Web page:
RAVEL; CHAUSSON Piano Trios (Vienna Piano Trio)
The Vienna Piano Trio already have a live recording of Ravel’s masterpiece in their portfolio (also for MDG, from 2011). But their latest venture adds finesse, maturity and lucidity, as well as warmer recording, to an already finely honed interpretation. There is a great sense of architecture within each movement, without detriment to the all important mercurial atmosphere. This is particularly the case for the third-movement Passacaille, where they sustain a long line, helped by a more flowing tempo than, say, the scarcely less fine Beaux Arts. The latter offer more of a contemplation, compared to the Vienna Trio’s persistent walk against wind and snowstorm.
The same kind of flow, supporting passionate outbursts, gives the first movement a more natural dancelike lilt, where the Beaux Arts allow a little more breathing space within each phrase for the magic of the harmony to be fully absorbed. Even better at conveying the movement’s shimmering fluidity are the Capuçons and Braley, though some may find them at times excessively enthusiastic. In the assez vif ‘Pantoum’ second movement, preferences might easily go another way, since there is a greater responsiveness and edginess in both the Beaux Arts and, in particular, the Capuçon/Braley accounts, while the Vienna Trio instead allow each player to enunciate the theme clearly before handing it over to the next. All in all, honours even.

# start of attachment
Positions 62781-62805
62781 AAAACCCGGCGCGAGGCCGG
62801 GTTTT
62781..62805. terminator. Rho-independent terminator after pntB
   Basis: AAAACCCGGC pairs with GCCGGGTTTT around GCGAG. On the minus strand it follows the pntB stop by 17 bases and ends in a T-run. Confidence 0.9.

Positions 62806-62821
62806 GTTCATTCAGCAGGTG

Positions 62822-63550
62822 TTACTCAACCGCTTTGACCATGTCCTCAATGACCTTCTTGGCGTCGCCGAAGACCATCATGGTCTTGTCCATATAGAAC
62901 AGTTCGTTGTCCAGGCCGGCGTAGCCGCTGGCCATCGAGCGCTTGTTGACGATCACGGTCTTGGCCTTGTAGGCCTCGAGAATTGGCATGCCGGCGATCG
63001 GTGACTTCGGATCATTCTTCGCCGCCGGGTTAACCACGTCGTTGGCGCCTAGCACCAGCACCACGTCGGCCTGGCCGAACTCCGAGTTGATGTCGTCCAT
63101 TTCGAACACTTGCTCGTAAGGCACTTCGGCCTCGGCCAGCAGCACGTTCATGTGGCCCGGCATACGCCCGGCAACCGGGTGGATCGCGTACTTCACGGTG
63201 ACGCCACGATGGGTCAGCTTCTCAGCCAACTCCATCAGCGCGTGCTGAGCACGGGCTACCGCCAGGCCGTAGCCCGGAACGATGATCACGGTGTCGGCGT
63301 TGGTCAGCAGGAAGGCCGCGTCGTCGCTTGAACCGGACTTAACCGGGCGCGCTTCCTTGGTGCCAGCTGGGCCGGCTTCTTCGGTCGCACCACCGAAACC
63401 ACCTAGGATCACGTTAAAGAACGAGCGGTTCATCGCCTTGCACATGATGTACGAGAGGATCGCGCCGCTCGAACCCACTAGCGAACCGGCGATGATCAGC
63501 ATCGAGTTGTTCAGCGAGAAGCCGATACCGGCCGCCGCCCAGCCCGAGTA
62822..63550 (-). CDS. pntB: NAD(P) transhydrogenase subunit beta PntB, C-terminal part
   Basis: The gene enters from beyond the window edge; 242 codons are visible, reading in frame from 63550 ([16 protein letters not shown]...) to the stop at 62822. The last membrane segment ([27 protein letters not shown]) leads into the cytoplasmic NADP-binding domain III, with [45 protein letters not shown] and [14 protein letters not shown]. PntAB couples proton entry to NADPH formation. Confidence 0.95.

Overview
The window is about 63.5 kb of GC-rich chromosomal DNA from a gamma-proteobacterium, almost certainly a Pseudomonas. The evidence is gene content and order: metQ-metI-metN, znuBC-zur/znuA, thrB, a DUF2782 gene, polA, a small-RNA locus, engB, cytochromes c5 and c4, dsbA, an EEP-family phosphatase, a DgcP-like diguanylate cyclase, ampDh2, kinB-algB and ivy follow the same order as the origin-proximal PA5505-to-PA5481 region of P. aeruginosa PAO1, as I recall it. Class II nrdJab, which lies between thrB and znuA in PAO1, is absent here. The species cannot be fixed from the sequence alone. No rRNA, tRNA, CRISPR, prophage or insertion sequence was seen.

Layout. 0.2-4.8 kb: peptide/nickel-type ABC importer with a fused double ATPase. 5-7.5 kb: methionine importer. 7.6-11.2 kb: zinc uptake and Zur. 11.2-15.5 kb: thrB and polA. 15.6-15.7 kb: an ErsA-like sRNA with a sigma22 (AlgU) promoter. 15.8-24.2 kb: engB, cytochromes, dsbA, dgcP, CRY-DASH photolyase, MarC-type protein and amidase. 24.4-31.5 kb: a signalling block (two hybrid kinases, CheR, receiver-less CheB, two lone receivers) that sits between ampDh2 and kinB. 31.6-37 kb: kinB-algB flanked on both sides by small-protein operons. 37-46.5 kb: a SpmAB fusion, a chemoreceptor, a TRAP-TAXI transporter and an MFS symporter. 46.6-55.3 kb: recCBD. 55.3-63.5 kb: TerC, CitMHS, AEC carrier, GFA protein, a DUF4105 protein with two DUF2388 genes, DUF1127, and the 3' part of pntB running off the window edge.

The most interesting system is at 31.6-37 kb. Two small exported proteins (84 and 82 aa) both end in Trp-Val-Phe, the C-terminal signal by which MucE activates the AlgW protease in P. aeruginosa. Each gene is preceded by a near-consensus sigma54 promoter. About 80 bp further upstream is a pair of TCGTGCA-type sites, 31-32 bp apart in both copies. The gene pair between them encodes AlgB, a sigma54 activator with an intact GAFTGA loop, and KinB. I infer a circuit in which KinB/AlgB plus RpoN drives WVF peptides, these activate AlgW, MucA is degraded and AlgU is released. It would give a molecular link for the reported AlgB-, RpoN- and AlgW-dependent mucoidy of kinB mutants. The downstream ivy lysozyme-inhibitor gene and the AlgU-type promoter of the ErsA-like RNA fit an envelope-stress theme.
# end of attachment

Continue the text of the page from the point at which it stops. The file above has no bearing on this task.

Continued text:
With its dense textures and heightened drama, Chausson’s Franck-inspired Trio makes a great pairing. There are some breathtakingly lyrical moments in the violin and cello here, and the rich piano figuration never feels laboured. Again, there is a more unified approach to each movement compared to the Beaux Arts with their coaxing rubatos. The Vienna Trio’s forward drive is particularly welcome in the slow movement, where a more static approach to the elaborate thematic developments can easily bring the music to a virtual standstill, as is the danger with the Wanderer Trio, who clock in a whole minute slower. The stormy finale avoids slipping into a frenetic whirlpool and the return of the opening material is cherished with a noble sense of resignation that makes for a moving conclusion to a finely played and recorded disc.